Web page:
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St Margaret's Bay Road sign text will soon revert to ‘be grateful’

Jane Rozee and her partner Wayne Outhouse pose for a photo next to the Stop perpetratin’ sign on their shed near the Armdale Roundabout on Wednesday afternoon. RYAN TAPLIN • THE CHRONICLE HERALD
Jane Rozee and her partner Wayne Outhouse pose for a photo next to the Stop perpetratin’ sign on their shed near the Armdale Roundabout on Wednesday afternoon. RYAN TAPLIN • THE CHRONICLE HERALD - The Chronicle Herald

They noticed the sign the same way as the rest of us: through a car window, at the start of the St. Margarets Bay Road.

Jane Rozee and Wayne Outhouse were just as taken by its message — “be grateful” in lower-case, Hoefler Text font letters, printed on a piece of increasingly dilapidated cardboard, attached to the side of a garage.

“It always seemed inspiring to me,” says Rozee, 60, who describes herself as spiritual more than religious.

The message seemed apt, too. In 1981, after four years of marriage, she and Outhouse divorced.

But life is funny. A few years ago Rozee reached out to her ex, a fisherman living in Tiverton, Digby County.

One thing led to another. In 2015, after 34 years apart, they were a couple again, looking for a house that would enable them to live under one roof.

“It just seemed right,” Outhouse, 64, said of number 145 St. Margarets Bay Rd., which Rozee found on the Viewpoint search engine a day after it was listed.

It was, for starters, a bungalow with loads of privacy despite the traffic whizzing past, and a body of water nearby, which meant something to a man like Outhouse who until then had lived most of his life on an island in the Bay of Fundy.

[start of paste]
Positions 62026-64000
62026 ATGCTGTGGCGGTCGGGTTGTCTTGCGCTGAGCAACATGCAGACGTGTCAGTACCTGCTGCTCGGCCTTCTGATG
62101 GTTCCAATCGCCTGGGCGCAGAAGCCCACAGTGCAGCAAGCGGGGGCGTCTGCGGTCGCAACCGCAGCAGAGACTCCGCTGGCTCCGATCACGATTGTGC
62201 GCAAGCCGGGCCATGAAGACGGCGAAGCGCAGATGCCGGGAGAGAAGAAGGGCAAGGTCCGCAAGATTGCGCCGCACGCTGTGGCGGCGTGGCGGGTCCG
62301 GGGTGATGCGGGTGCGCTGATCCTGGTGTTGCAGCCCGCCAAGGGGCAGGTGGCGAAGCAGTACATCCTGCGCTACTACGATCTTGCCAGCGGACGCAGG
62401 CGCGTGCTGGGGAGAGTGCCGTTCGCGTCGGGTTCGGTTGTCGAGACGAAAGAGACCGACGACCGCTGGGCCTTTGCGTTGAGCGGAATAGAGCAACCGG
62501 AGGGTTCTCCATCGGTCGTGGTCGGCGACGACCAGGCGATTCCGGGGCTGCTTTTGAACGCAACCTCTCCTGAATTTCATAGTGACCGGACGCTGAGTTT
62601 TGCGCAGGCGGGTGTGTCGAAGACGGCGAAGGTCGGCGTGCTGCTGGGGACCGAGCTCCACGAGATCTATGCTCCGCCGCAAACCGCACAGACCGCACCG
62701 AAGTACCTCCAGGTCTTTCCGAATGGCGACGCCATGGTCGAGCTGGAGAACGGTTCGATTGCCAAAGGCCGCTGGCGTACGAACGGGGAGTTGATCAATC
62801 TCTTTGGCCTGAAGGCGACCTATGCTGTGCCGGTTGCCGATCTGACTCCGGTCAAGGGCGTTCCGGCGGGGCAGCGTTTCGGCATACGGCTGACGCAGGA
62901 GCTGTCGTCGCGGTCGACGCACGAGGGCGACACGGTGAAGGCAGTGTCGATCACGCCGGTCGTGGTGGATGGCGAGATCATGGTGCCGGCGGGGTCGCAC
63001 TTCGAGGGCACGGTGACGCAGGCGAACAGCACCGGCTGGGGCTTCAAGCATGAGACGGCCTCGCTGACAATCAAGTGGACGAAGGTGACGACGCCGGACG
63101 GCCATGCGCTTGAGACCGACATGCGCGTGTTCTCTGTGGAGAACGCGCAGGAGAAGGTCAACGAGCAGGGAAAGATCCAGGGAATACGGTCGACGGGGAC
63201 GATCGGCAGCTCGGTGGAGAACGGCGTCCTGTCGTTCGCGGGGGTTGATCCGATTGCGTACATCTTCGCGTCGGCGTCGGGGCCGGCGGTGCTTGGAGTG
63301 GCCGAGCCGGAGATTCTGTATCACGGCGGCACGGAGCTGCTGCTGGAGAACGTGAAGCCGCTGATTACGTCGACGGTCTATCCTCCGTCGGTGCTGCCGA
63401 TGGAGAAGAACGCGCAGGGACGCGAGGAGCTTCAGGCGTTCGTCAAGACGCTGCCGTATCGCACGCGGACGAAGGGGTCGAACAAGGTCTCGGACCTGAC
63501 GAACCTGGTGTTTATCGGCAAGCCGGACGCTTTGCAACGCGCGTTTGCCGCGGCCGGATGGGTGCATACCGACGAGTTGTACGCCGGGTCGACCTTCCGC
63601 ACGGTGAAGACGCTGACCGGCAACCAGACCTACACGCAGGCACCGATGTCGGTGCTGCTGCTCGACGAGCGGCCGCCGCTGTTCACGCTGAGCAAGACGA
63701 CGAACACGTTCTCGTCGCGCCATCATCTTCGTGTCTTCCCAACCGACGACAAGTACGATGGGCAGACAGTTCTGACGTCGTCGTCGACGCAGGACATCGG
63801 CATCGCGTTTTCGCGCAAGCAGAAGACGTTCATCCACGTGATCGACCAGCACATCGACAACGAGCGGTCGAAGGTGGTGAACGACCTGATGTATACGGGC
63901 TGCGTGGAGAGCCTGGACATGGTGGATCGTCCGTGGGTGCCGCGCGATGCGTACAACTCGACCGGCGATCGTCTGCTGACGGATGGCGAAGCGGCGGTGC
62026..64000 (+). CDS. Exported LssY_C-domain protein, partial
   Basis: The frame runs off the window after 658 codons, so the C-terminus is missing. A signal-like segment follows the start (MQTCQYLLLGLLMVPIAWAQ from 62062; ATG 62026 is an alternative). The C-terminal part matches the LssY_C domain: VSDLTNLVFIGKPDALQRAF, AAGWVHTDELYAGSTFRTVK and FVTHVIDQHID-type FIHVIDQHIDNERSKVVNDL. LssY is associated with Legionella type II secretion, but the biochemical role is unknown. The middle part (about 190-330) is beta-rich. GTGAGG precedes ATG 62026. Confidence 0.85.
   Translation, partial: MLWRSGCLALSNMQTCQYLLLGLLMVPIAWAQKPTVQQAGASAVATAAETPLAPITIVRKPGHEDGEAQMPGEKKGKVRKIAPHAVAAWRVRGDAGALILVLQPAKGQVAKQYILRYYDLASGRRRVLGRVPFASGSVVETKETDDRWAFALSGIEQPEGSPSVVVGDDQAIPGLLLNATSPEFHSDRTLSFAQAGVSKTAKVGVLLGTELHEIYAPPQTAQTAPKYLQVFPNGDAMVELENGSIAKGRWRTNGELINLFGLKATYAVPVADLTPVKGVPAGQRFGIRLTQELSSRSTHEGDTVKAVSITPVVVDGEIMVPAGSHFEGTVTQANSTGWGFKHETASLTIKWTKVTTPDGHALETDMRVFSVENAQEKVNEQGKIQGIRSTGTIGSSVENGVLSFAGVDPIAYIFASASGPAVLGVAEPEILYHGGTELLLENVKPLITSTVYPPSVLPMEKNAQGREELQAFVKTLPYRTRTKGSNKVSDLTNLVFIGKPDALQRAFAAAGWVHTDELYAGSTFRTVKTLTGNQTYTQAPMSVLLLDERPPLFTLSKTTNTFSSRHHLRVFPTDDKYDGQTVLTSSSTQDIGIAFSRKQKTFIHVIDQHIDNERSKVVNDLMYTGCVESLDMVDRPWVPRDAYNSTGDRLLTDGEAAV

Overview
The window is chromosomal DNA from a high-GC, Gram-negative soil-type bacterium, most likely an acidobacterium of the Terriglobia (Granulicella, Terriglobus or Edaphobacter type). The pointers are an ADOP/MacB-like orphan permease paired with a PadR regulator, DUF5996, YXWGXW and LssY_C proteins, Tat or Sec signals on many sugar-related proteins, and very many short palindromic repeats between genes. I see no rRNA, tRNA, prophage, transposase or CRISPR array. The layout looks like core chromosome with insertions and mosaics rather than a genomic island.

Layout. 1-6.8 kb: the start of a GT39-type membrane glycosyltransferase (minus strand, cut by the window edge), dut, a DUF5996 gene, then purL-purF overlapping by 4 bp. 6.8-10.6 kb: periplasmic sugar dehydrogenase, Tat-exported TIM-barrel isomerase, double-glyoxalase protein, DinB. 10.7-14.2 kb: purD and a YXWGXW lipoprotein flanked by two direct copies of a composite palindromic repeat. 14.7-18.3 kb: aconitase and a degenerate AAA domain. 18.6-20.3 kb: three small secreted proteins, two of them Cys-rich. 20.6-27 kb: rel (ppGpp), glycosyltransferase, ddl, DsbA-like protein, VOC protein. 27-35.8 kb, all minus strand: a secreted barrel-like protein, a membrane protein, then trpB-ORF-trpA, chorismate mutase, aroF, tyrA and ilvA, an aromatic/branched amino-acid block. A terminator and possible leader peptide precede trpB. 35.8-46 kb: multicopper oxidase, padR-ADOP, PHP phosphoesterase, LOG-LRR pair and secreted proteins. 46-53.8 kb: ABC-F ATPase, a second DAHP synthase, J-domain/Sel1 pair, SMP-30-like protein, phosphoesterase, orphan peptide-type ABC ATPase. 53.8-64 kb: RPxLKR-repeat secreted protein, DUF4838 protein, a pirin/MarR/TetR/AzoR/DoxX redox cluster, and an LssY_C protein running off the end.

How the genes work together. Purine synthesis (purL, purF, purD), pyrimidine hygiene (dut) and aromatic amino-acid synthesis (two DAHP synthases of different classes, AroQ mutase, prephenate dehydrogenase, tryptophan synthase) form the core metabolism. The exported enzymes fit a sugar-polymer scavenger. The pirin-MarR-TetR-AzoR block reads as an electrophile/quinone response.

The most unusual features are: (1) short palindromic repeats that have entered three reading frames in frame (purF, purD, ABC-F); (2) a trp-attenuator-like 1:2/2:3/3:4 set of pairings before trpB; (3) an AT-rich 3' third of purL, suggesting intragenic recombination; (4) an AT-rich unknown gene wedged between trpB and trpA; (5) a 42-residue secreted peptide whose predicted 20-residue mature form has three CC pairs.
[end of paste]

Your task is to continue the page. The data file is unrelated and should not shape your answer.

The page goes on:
There was moreover the small matter of fate: When they walked into the house for the first time their Realtor — holding his first showing of his very first listing — turned to the couple and said “you are home.”

“It has very good energy,” Rozee explains.

“Happy-memory energy.”

So many other people seem to feel the same way toward the compact, charcoal-coloured circa 1950s house with the uplifting sign.

Rozee and Outhouse know little about the latter, other than it was erected by the house’s previous owner, about whom they also know next to nothing.

The words, though, clearly resonate. When the traffic into the Armdale Rotary was lined up, people would stare at it from their car seats. When the couple was outside, working on the yard, passersby stopped and asked them about it. Complete strangers, including tourists, would sometimes park their cars, walk up to the front door and knock, on the hunt for insight.

Someone has even snapped a picture of the sign and posted it in National Geographic’s Your Shot photo community.

“That little sign at the top of the rotary in Halifax that says ‘Be Grateful,’ someone named Cristian O’Neill commented on Twitter, “is awesome on so many levels.”

Last year the couple discovered the depth of the sign’s awesomeness. By then the notice, which was held together by Scotch tape, was getting pretty bedraggled.

On Rozee’s 60th birthday one of her four children showed up while she was at her job with the Tourism Industry Association of Nova Scotia.

A new notice was placed over the old “Be Grateful” sign. This one said “Stop perpetratin’,” the last word, according to Urban Dictionary, meaning something along the lines of “faking, pretending, feigning” or “to get all up in someone’s grill.”

“It was a joke,” says Rozee. “My kids are always telling me to stop perpetratin’.”

Nobody really noticed the new sign during the long months that the Bay Road was closed for construction. Since the traffic resumed three months ago the change has certainly registered.

Now, if people ask them about the sign it is with a puzzled, notalways- happy look.

They want to know what it means and, if they remember what was there before, whether they plan to see the light and change it back.

When I showed up at their place Tuesday to get the lowdown, the couple were amused that it had come to this — a reporter, arriving on their doorstep, anxious for an update.

Rozee said that she had toyed about “messing with the people of Armdale” by replacing the newest sign with something equally baffling. She’s since abandoned the idea.

“It seems to belong to everyone,” she says of the sign.

That’s why, sometime this spring, “be grateful” is going back up on the side of their garage.

They’re experimenting with some new ideas: Gothic script, maybe getting a graphic designer involved.

They may be over thinking it. People really just want the old sign and the sentiment back.

They want to be reminded that life is easier when you are thankful for what you’ve got, no matter what that happens to be.

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